Related Topics


More stories about Skidmore

  • Products: Architect-Designed Hardware

    Architects considering product design have long looked to hardware as a starting point. These knobs and levers employ the formal and material signatures of their creators’ work.

  • Honorable Mention: Timber Tower Research Project

    Skidmore, Owings & Merrill believes that a high-rise made of engineered wood would be better for the environment. Now they have to convince everyone else.

  • When Coffers Cover the Ceiling and Columns

    Underneath the 17-acre roof of Mumbai’s Chhatrapati Shivaji International Airport Terminal 2, Skidmore, Owings & Merrill crafted a mega-puzzle of custom panels.

  • United States Consulate General

    Guangzhou, China / Skidmore, Owings & Merrill. Award.

  • Morning News Roundup: Holiday Architecture

    Budapest, Hungary-based design firm Hello Wood constructs a tree made of 365 sleighs, San Francisco hotels battle for the biggest gingerbread house, and more.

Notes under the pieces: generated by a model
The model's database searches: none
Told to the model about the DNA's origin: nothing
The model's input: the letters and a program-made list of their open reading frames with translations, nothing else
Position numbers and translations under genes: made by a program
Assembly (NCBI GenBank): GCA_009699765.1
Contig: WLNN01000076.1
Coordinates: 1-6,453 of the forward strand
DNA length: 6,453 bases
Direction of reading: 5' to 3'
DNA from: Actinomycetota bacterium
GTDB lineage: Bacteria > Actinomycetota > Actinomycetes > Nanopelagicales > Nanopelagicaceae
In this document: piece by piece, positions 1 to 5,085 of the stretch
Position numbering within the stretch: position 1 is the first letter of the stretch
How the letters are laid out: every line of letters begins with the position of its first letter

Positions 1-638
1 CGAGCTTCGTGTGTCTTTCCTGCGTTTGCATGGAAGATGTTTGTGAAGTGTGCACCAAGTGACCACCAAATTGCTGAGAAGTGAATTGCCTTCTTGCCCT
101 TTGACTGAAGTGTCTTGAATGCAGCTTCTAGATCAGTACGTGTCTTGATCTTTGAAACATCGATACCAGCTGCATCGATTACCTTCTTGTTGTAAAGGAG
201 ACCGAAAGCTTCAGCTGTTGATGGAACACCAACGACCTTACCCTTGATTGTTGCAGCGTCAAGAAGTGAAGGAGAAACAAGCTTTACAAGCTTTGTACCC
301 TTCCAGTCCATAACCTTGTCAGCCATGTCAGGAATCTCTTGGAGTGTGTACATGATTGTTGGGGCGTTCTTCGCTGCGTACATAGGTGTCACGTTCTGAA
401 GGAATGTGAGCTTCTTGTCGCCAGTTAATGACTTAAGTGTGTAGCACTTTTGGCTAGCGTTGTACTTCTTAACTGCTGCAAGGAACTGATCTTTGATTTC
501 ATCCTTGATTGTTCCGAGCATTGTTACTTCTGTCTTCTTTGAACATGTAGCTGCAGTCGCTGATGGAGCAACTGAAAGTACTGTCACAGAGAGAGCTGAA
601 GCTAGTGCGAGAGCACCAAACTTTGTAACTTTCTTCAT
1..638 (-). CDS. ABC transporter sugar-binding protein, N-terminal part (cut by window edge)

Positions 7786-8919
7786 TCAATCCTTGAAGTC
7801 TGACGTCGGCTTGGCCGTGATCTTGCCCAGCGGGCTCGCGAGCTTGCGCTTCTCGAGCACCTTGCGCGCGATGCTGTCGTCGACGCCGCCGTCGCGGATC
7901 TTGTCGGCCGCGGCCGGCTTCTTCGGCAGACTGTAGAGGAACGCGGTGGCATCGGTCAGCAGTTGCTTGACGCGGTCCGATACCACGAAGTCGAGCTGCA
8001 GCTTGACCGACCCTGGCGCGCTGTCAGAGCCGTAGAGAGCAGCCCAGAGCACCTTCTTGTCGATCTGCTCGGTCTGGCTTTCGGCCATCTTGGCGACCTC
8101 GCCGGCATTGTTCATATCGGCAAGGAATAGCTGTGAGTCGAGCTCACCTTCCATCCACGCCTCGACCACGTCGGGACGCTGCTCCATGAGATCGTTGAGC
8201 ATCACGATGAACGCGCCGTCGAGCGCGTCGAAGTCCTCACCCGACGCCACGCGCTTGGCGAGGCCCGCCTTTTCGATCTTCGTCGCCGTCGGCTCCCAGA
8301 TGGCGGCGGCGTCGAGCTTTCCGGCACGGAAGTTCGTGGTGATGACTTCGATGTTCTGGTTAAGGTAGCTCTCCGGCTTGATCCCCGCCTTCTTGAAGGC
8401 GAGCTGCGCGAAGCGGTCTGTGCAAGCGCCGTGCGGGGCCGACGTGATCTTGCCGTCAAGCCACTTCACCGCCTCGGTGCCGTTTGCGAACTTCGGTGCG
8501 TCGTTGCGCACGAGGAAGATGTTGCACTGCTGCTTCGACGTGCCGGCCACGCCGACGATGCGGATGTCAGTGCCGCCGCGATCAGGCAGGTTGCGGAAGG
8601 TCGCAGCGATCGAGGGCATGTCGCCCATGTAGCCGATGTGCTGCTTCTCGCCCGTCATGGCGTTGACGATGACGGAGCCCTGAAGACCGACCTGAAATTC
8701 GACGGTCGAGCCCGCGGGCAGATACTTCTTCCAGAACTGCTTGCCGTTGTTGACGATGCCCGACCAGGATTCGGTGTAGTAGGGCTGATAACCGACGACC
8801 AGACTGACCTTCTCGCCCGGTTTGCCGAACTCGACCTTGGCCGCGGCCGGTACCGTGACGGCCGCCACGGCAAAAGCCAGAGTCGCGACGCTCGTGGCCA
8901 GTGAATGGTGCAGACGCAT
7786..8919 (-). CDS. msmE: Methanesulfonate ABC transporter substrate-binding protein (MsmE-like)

• 2013 R+D Awards Winner: AEC-Apps

    Now, more than ever before, innovation in architecture is happening in the digital world, as Skidmore, Owings & Merrill and Case Design’s new network demonstrates.

  • SOM on Taking Timber Towers from Tall Tales to Reality

    Following the publication of its Timber Tower Research Project, the design firm known for building tall discusses how timber towers can lead to more sustainable cities and meet building codes.

  • Building a Better New York Penn Station

    A Muncipal Arts Society design competition, and a potential new restricted lease for Madison Square Garden, has New Yorkers cautiously optimistic about the possibility of overhauling Penn Station.

  • Denver's Downtown Revival Spurred by Transit

    The city's close relationship with the car isn’t over just yet. But a wave of transit-oriented development is starting to take Denver in a new direction.

  • Esto Gallery: Presidential Libraries

    In honor of the dedication of George W. Bush’s Presidential Library, designed by Robert A. M. Stern, ARCHITECT examines three legacy buildings of past presidents, through photographs gathered by Esto.